Review by Ian Keogh
One of the joys of this series of Deadpool has been the faked inventory chapters supposedly from the 1970s, and this book opens with another, this time pastiching the work of Jack Kirby as Deadpool takes a vacation in the Black Panther’s kingdom of Wakanda. Scott Koblish’s art is very good at mimicking the wacky and complex design elements Kirby used to create an other-worldly look, and the writing team of Gerry Duggan and Brian Posehn have a good handle on how Kirby’s scripts just veered from one incredible topic to another.
The title plot harkens back to two problems that arose in the opening volume, Dead Presidents. The first is that Deadpool carried out a job for S.H.I.E.L.D. and wasn’t paid. The second is that job resulted in the spirit of Agent Preston being stored in Deadpool’s brain when she died. Deadpool’s not happy with either situation, but when he learns S.H.I.E.L.D. has created a life model decoy of Agent Preston the solution seems clear. Unfortunately for Deadpool, plans are complicated somewhat by a rogue S.H.I.E.L.D. agent.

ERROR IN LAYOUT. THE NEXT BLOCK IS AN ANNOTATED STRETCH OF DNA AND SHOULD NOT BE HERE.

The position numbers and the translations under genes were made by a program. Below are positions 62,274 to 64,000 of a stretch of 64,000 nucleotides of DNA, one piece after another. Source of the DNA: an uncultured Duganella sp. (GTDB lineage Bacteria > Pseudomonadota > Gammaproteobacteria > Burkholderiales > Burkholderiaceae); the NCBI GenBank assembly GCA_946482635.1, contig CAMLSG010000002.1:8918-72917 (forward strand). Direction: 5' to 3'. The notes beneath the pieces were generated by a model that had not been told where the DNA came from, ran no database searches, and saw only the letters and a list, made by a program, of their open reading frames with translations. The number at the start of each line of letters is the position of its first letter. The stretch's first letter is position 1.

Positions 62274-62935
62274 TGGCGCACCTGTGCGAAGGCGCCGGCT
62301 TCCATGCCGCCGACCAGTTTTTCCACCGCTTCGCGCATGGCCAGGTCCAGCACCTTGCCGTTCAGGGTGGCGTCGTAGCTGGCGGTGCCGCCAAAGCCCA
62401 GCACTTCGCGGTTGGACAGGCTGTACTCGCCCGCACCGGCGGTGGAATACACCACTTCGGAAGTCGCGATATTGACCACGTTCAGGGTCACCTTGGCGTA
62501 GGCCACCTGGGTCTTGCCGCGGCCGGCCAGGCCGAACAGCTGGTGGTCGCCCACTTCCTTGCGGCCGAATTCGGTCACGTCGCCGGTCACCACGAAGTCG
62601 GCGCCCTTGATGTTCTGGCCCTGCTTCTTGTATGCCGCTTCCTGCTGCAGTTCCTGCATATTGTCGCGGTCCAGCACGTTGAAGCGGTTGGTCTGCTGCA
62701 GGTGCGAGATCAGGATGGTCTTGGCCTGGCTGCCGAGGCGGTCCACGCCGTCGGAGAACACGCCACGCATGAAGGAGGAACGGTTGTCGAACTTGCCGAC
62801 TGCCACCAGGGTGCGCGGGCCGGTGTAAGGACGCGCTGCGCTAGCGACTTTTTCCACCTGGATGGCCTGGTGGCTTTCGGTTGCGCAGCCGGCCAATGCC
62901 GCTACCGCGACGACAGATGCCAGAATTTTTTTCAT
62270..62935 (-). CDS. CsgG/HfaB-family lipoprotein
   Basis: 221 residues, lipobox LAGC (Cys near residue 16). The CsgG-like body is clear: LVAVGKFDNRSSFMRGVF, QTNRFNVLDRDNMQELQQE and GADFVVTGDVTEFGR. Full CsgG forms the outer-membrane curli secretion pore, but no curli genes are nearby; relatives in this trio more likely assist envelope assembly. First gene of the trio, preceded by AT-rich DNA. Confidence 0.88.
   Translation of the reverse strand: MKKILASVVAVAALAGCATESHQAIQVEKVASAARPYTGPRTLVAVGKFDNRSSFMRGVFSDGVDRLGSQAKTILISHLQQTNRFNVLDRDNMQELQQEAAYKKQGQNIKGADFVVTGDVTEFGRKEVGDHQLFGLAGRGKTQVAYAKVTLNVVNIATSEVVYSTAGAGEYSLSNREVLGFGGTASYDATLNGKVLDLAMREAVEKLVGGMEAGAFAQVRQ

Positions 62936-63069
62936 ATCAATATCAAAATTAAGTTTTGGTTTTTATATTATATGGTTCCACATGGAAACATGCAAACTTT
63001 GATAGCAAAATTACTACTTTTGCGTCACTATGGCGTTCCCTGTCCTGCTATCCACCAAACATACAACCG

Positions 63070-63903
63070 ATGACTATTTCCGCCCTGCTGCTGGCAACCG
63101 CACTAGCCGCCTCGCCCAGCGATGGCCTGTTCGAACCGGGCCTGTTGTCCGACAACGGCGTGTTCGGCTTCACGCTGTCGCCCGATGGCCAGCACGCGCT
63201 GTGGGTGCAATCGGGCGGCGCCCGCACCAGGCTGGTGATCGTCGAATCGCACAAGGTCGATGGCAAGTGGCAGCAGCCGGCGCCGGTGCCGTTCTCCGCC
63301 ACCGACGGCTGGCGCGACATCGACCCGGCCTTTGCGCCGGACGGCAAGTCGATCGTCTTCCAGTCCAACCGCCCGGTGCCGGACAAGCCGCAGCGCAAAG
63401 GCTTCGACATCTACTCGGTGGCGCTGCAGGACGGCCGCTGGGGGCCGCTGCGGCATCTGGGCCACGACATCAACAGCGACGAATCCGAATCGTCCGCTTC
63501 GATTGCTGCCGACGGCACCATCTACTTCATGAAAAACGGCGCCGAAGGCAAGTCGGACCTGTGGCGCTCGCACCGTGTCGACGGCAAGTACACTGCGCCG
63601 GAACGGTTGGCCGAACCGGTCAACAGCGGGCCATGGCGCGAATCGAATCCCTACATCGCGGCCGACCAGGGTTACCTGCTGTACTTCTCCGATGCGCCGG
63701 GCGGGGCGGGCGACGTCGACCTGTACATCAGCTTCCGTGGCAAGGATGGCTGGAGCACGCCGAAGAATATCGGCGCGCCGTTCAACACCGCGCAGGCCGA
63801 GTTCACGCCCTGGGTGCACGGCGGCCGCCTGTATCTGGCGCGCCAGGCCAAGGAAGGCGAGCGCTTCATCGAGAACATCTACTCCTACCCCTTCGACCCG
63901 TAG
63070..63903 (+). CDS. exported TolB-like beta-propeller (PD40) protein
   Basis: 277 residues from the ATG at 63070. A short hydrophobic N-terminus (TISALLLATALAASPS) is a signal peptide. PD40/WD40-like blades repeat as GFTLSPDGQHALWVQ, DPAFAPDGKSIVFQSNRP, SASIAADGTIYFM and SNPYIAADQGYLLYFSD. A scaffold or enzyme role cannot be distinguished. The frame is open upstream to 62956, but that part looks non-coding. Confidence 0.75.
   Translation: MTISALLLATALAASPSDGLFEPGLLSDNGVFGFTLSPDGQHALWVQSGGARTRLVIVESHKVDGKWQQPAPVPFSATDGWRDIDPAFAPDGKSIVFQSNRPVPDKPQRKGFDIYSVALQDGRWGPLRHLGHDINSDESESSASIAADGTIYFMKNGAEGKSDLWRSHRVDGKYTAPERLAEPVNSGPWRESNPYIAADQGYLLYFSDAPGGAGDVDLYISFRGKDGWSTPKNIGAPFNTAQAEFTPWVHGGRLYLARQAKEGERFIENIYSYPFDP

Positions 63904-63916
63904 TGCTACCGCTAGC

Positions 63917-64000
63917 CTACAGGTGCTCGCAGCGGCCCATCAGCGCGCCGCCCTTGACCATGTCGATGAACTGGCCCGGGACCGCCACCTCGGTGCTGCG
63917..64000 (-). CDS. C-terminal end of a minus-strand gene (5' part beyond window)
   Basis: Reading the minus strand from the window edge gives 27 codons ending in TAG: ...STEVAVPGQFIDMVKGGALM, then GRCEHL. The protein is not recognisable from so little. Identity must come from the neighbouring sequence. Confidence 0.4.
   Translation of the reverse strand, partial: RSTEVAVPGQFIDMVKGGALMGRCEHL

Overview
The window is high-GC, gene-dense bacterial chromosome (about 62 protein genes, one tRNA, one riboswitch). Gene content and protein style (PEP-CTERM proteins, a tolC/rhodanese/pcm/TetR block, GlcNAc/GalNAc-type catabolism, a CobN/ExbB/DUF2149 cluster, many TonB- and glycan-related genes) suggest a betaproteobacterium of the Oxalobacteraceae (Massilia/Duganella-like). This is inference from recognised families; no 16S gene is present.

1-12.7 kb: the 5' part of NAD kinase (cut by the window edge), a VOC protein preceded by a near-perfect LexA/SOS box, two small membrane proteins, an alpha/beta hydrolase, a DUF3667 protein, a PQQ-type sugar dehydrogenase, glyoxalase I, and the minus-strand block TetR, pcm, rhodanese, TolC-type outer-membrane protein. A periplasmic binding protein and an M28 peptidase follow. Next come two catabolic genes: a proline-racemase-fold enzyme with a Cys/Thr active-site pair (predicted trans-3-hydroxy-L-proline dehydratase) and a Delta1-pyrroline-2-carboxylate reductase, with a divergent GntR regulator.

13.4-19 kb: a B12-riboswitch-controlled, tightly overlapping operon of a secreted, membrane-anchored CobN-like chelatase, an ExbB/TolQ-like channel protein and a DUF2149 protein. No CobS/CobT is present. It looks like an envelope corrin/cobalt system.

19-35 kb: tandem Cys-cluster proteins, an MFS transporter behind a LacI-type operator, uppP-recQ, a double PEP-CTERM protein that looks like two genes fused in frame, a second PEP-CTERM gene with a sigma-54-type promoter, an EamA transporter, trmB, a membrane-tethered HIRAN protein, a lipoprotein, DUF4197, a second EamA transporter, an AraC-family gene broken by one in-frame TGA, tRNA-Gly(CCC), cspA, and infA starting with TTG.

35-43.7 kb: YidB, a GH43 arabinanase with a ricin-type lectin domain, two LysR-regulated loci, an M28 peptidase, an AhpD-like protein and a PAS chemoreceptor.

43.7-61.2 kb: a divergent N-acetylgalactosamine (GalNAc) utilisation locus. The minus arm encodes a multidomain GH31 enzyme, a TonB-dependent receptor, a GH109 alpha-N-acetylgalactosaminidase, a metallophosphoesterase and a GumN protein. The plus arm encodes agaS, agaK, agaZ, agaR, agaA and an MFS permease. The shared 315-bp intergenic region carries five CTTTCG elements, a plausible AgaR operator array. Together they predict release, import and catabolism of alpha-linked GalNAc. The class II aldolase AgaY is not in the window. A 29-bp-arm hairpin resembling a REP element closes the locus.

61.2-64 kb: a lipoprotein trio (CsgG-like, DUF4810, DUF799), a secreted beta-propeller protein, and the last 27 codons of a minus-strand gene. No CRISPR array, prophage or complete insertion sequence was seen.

Until this volume Duggan and Posehn have been very good at maximising the plot per story, but they’ve misjudged matters a little here, and the tale overruns at five chapters. There are twists, there are jokes, and there are guest appearances, but Deadpool Vs S.H.I.E.L.D. isn’t as compelling as the previous three books, although there’s almost a return to the Deadpool of old as an assassin turns up to kill him in the final chapter. The art is also slightly problematical due to Mike Hawthorne not being very keen to populate his backgrounds. He’ll fill them with buildings and cars, but even allowing for people wanting to get away from a superhero battle the effect is of Deadpool performing on a set and the extras haven’t turned up. There’s a scene where a cyclist is angered by running over a prone Deadpool, yet the way the scene is drawn by Hawthorne there’s barely anything else moving on the street and the cyclist needed to make a supreme effort just to hit Deadpool.
Next up is The Wedding of Deadpool, rather cleverly starting with the tale mentioned in the opening pages of this book.
This content can also be purchased in print along with the entirety of Duggan and Posehn’s run as Deadpool by Posehn & Duggan Omnibus, or collected in hardcover along with The Good, The Bad and the Ugly as Deadpool by Posehn & Duggan vol 2.